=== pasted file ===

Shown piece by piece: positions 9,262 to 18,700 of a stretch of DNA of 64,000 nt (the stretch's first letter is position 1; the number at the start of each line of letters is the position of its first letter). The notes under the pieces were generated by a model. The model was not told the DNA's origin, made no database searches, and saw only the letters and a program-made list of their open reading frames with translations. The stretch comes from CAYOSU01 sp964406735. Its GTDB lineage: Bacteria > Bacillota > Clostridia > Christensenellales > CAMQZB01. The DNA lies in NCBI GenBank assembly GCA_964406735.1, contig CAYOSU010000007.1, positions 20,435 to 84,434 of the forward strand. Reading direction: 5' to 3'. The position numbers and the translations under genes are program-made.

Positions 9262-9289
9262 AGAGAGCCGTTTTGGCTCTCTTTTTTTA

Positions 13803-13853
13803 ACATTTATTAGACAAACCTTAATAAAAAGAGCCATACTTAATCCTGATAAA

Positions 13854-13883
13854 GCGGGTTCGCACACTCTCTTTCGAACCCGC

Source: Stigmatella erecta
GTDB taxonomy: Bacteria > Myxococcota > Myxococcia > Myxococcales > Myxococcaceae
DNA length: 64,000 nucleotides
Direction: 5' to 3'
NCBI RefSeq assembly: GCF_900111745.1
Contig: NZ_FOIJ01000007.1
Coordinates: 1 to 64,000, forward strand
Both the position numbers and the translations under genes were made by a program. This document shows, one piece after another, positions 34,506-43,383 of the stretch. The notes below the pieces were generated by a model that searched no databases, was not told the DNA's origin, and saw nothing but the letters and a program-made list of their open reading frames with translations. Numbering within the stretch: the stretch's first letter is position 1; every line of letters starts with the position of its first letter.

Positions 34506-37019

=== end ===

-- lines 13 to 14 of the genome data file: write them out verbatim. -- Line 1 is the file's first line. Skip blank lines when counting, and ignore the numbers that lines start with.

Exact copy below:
Contig: NZ_FOIJ01000007.1
Coordinates: 1 to 64,000, forward strand